(I had the title and the next three paragraphs written before Radek's comments today.)
Experimental evidence on the topic suggests a disquieting affirmative answer. Specifically, I refer to "Does Studying Economics Inhibit Cooperation", by Robert H. Frank, Thomas Gilovich, and Dennis T. Regan (Journal of Economic Perspectives, V. 7, N. 2 (Spring 1993): 159-171)
I believe that more up-to-date work exists in this vein. I was able to quickly locate a reference to "Does Studying Economics Discourage Cooperation? Watch What We Do Not What We Say or How We Play", by Yetzer, Goldfarb, and Poppen (Journal of Economic Perspectives, V. 10, N. 1 (1996): 177-186). (I haven't read this.)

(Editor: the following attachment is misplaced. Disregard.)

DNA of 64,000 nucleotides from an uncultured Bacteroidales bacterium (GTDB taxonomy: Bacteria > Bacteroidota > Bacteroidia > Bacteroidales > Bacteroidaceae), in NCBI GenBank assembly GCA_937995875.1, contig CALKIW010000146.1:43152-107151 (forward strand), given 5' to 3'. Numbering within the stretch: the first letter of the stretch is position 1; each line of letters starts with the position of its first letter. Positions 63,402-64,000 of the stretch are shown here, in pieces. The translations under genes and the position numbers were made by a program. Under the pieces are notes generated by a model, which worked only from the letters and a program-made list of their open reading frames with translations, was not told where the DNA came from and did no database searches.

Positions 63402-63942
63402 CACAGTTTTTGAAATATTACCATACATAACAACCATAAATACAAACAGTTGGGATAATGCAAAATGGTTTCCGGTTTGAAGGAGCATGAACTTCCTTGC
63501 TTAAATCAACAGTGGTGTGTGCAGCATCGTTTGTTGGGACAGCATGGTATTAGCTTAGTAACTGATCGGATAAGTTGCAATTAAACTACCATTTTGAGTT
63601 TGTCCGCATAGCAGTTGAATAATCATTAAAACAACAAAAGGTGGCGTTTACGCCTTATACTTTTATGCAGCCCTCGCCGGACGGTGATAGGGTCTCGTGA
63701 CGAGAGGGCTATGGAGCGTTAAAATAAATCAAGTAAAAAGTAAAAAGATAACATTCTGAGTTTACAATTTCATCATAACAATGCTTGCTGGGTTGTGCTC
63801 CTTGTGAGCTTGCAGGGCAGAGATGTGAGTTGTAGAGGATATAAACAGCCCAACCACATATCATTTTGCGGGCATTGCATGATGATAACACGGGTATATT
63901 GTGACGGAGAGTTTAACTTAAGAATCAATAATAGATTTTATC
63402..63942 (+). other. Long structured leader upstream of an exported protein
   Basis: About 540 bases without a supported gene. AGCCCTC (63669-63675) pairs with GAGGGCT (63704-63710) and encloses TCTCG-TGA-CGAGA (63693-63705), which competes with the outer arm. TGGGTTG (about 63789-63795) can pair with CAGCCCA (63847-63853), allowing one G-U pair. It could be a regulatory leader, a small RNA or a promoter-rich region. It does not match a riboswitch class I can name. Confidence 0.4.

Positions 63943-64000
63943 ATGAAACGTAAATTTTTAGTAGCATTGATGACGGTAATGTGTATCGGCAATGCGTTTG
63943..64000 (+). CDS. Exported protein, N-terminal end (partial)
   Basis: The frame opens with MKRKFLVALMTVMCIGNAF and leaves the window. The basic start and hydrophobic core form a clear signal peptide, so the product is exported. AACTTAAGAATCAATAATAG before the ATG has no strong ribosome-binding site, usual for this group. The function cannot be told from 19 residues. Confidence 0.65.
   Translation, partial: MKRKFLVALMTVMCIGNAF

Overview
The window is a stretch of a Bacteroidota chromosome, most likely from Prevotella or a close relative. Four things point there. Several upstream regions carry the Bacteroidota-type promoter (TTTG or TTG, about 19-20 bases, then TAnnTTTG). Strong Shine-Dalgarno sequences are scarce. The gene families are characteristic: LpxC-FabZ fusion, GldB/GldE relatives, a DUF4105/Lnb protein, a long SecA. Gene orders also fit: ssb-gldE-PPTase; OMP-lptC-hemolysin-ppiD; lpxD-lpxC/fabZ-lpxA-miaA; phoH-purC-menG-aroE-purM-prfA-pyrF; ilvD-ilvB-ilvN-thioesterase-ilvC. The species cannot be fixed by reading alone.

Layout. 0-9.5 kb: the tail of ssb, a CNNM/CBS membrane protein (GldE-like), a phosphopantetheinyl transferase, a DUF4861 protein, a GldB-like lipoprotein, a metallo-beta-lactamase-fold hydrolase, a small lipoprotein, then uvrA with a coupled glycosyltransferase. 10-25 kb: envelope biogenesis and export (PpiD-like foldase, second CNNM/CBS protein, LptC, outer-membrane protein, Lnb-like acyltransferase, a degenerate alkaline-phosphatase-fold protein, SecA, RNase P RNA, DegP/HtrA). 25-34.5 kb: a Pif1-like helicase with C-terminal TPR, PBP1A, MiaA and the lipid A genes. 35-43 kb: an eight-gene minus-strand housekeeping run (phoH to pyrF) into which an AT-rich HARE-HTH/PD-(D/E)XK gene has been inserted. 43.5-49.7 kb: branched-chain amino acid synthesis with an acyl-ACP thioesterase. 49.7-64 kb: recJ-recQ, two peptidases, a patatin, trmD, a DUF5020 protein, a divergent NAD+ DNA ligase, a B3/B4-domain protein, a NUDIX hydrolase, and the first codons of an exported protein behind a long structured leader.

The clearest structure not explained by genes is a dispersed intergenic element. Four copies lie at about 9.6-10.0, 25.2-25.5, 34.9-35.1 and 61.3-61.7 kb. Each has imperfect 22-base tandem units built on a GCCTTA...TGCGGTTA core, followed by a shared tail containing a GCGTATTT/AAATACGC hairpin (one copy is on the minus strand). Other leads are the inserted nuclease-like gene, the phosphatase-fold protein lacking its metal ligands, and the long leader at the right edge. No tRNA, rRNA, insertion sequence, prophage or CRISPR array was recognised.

But look at the URL for that copy of the Frank, Gilovich, and Regan paper. Why should Richard Stallman want more people to know of their findings? What does this have to do with open-source and free (as in "freedom") software?
Perhaps if I browsed around the proceedings of one of the Wizard of OS conferences, I would see some connection between advocating open source and being anti-mainstream economics. Given the interests of at least one of my readers, I want to note that Lawrence Lessig is the keynote speaker for this year's conference, which just ended.
7 months ago